(Very Small Array Extension)
Project website: External pages
The VSA is a 14-element heterodyne interferometer array, tuneable between 28 and 36 GHz with a 1.5 GHz bandwidth and a system temperature of approximately 30K, sited at 2400 m altitude at the Teide Observatory in Tenerife. Each receiving element consists of a corrugated horn-reflector antenna (CHRA) feeding a cooled HEMT amplifier. The CHRA consists of a conical corrugated horn feeding a section of a paraboloidal mirror at 90º to the paraboloid axis. This arrangement gives a compact antenna with an unblocked aperture, and hence low sidelobes. The mirror can be rotated about the axis of the feedhorn, allowing tracking in one dimension. The receivers are mounted on a tilting table hinged along its northern edge, providing tracking in a second dimension. In order to achieve close packing of the antenna apertures, the receivers are mounted at an angle of 35º to the table; the elevation range of the table of 0º-70º thus gives a range of zenith angle of 35º in the north-south direction, with the rotating mirrors providing approximately +/- 45º in the other axis. The array is surrounded by an aluminium ground screen to limit interference and groundspill; the internal sides are sloped to direct rays from the table into the sky.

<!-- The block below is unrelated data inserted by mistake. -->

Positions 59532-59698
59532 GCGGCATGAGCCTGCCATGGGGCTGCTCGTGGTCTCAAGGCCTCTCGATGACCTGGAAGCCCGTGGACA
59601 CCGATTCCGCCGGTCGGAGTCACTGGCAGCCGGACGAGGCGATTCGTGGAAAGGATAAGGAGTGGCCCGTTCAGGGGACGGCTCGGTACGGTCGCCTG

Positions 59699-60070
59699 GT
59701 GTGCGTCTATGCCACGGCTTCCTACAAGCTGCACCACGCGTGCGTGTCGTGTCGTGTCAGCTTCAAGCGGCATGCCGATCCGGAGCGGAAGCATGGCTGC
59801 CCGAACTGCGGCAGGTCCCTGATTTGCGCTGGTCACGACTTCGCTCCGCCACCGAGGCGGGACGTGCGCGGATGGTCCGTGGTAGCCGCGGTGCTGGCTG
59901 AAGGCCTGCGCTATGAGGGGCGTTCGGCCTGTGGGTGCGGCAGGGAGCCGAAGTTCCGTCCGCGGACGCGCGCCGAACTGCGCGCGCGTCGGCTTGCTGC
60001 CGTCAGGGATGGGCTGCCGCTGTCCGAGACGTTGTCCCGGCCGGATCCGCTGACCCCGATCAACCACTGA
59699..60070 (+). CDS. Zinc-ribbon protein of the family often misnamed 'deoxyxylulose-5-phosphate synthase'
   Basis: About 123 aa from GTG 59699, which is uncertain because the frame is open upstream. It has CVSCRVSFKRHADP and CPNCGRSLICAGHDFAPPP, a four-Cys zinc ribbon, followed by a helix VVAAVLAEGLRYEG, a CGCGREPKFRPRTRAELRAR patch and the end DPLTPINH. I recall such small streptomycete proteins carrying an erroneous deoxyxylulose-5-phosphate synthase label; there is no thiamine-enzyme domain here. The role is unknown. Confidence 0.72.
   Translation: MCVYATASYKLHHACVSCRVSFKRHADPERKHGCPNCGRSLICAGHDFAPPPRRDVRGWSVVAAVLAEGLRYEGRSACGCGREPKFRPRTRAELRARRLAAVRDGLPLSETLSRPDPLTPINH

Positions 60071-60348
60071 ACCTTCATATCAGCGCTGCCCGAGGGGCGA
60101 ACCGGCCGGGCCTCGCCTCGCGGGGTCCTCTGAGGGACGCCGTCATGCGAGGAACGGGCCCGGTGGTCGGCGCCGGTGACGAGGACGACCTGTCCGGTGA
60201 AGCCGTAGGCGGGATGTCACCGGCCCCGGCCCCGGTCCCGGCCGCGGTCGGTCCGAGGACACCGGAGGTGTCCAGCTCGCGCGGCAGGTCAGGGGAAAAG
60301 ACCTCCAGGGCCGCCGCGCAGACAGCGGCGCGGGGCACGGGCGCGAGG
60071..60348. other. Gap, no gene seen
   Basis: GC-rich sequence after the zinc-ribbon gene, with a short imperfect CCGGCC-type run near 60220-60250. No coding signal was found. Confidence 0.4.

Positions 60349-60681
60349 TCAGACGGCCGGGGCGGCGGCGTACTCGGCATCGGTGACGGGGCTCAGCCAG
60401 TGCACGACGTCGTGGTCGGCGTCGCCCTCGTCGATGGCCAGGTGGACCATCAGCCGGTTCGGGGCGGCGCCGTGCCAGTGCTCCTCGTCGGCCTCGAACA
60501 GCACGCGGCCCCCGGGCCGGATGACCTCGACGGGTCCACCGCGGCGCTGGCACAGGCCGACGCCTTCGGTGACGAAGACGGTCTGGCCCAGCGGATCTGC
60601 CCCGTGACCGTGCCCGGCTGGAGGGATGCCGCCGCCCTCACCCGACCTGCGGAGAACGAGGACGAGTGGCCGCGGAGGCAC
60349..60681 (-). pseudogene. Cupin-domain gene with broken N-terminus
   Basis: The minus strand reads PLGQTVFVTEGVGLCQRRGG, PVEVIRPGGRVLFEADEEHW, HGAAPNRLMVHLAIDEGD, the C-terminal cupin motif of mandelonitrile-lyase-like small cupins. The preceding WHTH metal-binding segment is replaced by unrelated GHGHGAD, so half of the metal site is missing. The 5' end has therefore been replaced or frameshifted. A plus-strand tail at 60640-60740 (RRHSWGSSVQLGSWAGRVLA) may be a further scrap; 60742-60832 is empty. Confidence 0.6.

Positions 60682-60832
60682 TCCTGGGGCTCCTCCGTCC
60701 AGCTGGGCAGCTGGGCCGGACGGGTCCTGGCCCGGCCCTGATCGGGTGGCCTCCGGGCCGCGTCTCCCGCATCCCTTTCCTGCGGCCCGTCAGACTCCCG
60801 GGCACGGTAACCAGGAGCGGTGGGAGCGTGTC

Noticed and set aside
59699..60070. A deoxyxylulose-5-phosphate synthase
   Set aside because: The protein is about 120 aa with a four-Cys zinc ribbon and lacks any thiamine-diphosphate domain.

We propose to upgrade the main array of the VSA and increase its observing speed by a factor of 10 by fitting it with a broadband IF and correlator system and by replacing the transistors in the frontend amplifiers with the best currently available technology. Designs of the hardware required for this programme already exist and have been built into a similar interferometer operating at 15GHz at the Cav laboratory (AMI). The process of design and manufacture has been proven of all the components necessary for the upgrade. This non-trivial project has been carried out by Cav over the last 2-3 years using British manufacturing or in-house processes to carry out the design and build.
In 2005, this project has been temporarily suspended due to the lack of funds of one of the main partners. It is hoped that all will be ready in 2006.
Completed at 2008.
Principal Investigator: Rafael Rebolo